As the Soul Personality Cuckoo throws another false ego sub-personality out of the nest.


“There is no avoiding war against the Selfish Competitive Ego, it can only be postponed to the advantage of your enemy” – Machiavelli, 1502

I watched to movie today and it just blew my mind away. It is a real masterpiece of art and I don’t understand why most of the people think it’s garbage. The main idea of the movie – take your ego away and then you will have true power! This was the main battle at the end of the movie and Guy Ritchie has shown that in a magnificent way. “The greatest enemy will hide in the last place you will ever look” – do you remember this from the movie? Because our true enemy is in us – it is our ego… That voice that always tells us that we are important, that gives us our pride, that tells us not to give, but only to take, that creates our aggression, that wants to be in control, that creates all the negative feelings and thoughts. Guy Ritchie expressed this idea in an astonishing way and has shown that the only way to gain true control is when you loose control and you just let go of your personal importance. A superb movie!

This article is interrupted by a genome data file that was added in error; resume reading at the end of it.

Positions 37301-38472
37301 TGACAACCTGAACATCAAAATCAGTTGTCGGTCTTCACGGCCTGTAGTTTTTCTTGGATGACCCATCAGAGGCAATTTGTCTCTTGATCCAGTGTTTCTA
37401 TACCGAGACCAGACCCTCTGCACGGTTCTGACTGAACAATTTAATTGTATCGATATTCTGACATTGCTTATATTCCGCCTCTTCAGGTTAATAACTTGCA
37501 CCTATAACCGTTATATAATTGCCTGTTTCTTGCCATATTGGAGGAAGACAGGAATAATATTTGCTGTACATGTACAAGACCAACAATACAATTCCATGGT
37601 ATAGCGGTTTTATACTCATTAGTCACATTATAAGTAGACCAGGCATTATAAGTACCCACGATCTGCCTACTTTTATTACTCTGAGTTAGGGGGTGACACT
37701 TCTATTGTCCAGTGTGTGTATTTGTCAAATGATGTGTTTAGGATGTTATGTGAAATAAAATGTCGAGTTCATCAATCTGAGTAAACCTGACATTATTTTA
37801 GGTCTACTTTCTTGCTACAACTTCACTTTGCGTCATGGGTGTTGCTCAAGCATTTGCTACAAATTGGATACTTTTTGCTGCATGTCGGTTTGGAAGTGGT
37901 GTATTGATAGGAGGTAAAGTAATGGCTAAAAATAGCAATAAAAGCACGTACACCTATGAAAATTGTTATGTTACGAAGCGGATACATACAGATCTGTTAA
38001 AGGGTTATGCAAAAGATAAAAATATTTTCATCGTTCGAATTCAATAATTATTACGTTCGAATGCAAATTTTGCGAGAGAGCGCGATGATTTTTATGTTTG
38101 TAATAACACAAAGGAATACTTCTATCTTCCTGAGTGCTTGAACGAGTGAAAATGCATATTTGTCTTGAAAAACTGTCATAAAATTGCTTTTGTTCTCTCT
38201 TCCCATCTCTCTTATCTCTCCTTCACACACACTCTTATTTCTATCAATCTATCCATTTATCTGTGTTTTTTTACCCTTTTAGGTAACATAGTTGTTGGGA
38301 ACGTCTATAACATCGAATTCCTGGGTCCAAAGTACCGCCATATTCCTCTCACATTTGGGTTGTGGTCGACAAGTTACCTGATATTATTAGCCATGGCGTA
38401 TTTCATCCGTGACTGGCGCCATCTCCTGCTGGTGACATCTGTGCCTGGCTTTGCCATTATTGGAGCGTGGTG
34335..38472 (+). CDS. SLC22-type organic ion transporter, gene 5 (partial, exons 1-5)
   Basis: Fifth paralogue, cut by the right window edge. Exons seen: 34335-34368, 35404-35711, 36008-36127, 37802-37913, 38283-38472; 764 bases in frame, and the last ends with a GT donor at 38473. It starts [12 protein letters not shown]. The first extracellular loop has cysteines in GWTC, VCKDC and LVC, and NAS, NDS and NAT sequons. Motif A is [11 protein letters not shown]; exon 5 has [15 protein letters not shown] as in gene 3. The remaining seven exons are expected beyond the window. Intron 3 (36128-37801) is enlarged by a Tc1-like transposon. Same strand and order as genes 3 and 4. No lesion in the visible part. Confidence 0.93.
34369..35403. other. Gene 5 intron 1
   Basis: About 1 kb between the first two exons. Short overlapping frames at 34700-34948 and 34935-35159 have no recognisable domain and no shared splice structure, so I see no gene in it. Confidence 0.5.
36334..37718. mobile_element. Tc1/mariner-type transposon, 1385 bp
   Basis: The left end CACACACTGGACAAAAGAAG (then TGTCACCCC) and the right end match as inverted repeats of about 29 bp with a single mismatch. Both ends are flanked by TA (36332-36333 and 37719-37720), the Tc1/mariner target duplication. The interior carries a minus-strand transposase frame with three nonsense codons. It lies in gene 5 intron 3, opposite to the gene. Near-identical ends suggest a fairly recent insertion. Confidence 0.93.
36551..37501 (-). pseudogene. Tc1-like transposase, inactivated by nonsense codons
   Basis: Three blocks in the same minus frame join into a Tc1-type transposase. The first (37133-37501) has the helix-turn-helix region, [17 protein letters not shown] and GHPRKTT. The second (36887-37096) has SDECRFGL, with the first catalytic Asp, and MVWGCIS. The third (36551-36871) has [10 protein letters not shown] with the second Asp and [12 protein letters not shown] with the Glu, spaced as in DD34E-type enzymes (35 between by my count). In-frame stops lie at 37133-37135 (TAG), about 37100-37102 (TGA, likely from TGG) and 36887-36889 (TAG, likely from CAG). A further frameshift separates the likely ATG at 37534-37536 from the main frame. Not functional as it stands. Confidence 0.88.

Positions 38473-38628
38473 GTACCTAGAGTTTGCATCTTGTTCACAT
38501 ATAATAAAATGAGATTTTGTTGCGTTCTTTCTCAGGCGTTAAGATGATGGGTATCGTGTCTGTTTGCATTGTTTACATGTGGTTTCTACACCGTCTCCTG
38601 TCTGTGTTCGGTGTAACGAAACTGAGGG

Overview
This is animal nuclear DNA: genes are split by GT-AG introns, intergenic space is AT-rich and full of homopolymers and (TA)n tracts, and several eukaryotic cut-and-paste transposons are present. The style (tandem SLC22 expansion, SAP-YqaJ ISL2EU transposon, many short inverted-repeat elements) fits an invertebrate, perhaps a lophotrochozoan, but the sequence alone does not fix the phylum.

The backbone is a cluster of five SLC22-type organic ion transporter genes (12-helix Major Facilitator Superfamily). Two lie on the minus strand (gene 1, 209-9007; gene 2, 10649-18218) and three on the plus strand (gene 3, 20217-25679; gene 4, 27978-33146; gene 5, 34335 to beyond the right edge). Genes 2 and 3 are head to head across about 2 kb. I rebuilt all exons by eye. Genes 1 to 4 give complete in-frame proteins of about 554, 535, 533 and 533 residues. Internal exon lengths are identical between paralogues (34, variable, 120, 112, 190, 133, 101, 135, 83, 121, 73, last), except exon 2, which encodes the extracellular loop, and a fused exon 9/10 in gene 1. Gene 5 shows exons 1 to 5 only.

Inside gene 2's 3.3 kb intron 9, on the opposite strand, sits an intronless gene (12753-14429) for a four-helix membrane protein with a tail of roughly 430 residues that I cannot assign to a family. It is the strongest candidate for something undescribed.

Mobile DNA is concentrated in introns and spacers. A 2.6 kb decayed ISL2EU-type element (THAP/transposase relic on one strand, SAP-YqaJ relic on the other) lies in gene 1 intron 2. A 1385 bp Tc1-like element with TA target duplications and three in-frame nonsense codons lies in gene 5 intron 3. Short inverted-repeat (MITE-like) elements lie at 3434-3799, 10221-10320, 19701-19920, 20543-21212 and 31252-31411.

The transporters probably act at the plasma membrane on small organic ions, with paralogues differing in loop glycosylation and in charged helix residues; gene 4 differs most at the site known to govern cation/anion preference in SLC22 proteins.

Having read the reviews for this film, I understandably started watching it with a great deal of doubt in my mind that it would actually be any good. However, this is one of the best films i have seen in a long time. The majority of reviews that i had read, said that the complicated plot made it too hard to follow. And whilst some parts do leave you confused, the ending ties up so many loose ends that you feel like kicking yourself because you’ve missed so much. It’s not like “Lock, Stock…” or “Snatch”, in the sense that it isn’t that funny (in fact, it’s pretty dark), and it is a lot more intelligent, in the way that you see parts of scenes from different viewpoints (and, in one of the best scenes of the film, Jason Statham spends five minutes in a lift having an argument with himself). The way in which it is similar to the two films i just mentioned, is that it is full of memorable characters, specifically Statham, who gives a fantastic performance as the lead, and Ray Liotta, who spends most of the film in Speedos, but gives a great performance none the less. If you’ve got time, and have time afterwards to think about the film, and even watch it again, you really start to see all the symbolism and hints that are laid out through the film. I think it’s fantastic, and that Guy Ritchie is a director on top of his game.